Page 7 of ampII-22Transfer yCareII-25DiseasesII-26Storage nII-29ConsultationAddiction Professionals shall obtain informed consent and written release of information prior to recording an electronic therapy session. Prior toobtaining informed consent for recording e-therapy, the Provider shall seek supervision or consultation, and document recommendations.Providers shall disclose to client in informed consent how e-records shall be stored, maintained, and disposed of and in what time frame.Addiction Professionals shall ensure that all written information released to others is accompanied by a stamp identifying the Federal Regulationsgoverning such disclosure, and shall notify clients when a disclosure is made, to whom the disclosure was made, and for what purposes thedisclosure was made.Unless exceptions to confidentiality exist, Addiction Professionals shall obtain written permission from clients to disclose or transfer records tolegitimate third parties. Steps are taken to ensure that receivers of counseling records are sensitive to their confidential nature. AddictionProfessionals shall ensure that all information released meets requirements of 42 CFR Part 2 and HIPAA. All information released shall beappropriately marked as confidential.Addiction Professionals who receive confidential information about any client (past, present or potential) shall not disclose that informationwithout obtaining written permission from the client (past, present or potential) allowing for such release.Addiction Professionals, who are part of integrative care teams, shall not release confidential client information to external care team memberswithout obtaining written permission from the client allowing such release.Addiction Professionals adhere to relevant federal and state laws concerning the disclosure of a client’s communicable and life-threateningdisease status.Addiction Professionals shall store, safeguard, and dispose of client records in accordance with state and federal laws, accepted professionalstandards, and in ways which protect the confidentiality of clients.Addiction Professionals, when serving clients of another agency or colleague during a temporary absence or emergency, shall serve those clientswith the same consideration and confidentiality as that afforded the professional’s own clients.Addiction Professionals shall take reasonable precautions to protect client confidentiality in the event of the counselor’s termination of practice,incapacity, or death. Providers shall appoint a records custodian when identified as appropriate, in their Will or other document.Addiction Professionals shall share, with a consultant, information about a client for professional purposes. Only information pertaining to thereason for the consultation shall be released. Providers shall protect the client’s identity and prevent breaches to the client’s privacy. AddictionProfessionals, when consulting with colleagues or referral sources, shall not share confidential information obtained in clinical or consultingrelationships that could lead to the identification of a client, unless the Provider has obtained prior written consent from the client. Informationshall be shared only in appropriate clinical settings and only to the extent necessary to achieve the purposes of the consultation.PRINCIPLE III: PROFESSIONAL RESPONSIBILITIES AND WORKPLACE criminationAddiction Professionals shall abide by the NAADAC Code of Ethics. Addiction Professionals have a responsibility to read, understand and followthe NAADAC Code of Ethics and adhere to applicable laws and regulations.Addiction Professionals shall conduct themselves with integrity. Providers aspire to maintain integrity in their professional and personalrelationships and activities. Regardless of medium, Providers shall communicate to clients, peers, and the public honestly, accurately, andappropriately.Addiction Professionals shall not engage in, endorse or condone discrimination against prospective or current clients and their families, students,employees, volunteers, supervisees, or research participants based on their race, ethnicity, age, disability, religion, spirituality, gender, gender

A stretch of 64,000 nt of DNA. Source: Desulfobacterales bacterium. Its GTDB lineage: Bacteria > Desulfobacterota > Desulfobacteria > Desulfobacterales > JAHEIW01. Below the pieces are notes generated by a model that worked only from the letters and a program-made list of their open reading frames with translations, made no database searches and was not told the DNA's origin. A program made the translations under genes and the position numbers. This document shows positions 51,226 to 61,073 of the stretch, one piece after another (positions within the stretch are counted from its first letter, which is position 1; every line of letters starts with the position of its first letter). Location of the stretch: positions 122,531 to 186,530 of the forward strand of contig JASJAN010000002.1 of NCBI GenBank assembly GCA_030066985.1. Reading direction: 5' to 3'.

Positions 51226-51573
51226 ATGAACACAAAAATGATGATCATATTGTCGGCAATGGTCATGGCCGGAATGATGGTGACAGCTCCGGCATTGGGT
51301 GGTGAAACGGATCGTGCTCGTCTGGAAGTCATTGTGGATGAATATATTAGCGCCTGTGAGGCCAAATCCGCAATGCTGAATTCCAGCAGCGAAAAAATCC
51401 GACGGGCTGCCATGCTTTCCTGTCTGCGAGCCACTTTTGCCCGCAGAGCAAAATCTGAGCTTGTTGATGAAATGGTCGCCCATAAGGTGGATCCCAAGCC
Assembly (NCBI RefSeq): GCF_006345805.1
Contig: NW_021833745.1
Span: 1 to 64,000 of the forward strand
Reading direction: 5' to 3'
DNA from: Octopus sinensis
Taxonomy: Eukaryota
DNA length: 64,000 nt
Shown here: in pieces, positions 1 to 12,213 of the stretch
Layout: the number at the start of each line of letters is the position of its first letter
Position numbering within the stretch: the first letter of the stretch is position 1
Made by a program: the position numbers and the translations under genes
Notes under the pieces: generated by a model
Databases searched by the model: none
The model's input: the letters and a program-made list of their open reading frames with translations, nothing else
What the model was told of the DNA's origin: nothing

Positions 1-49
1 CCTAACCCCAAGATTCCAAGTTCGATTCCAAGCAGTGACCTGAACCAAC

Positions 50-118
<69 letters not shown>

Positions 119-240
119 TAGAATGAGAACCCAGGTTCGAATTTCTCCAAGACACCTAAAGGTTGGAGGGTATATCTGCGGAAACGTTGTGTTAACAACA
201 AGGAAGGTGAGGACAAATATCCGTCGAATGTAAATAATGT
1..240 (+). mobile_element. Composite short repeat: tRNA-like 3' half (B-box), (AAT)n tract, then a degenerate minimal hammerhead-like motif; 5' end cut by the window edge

Page 8 of CredentialsIII-11Accuracy ofRepresentationIII-12MisrepresentationIII-13Scope of PracticeIII-14Boundaries ofCompetenceidentity, sexual orientation, marital or partnership status, language preference, socioeconomic status, immigration status, active duty or veteranstatus, or any other basis.Addiction Professionals shall provide services that are nondiscriminatory and nonjudgmental. Providers shall not exploit others in

The Code of Ethics reflects the ideals of NAADAC and its members. When an ethics complaint is filed with NAADAC, it is evaluated by consulting the NAADAC Code of Ethics. The NAADAC Code of Ethics is designed as a statement of the values of the profession and as a guide for making clinical decisions.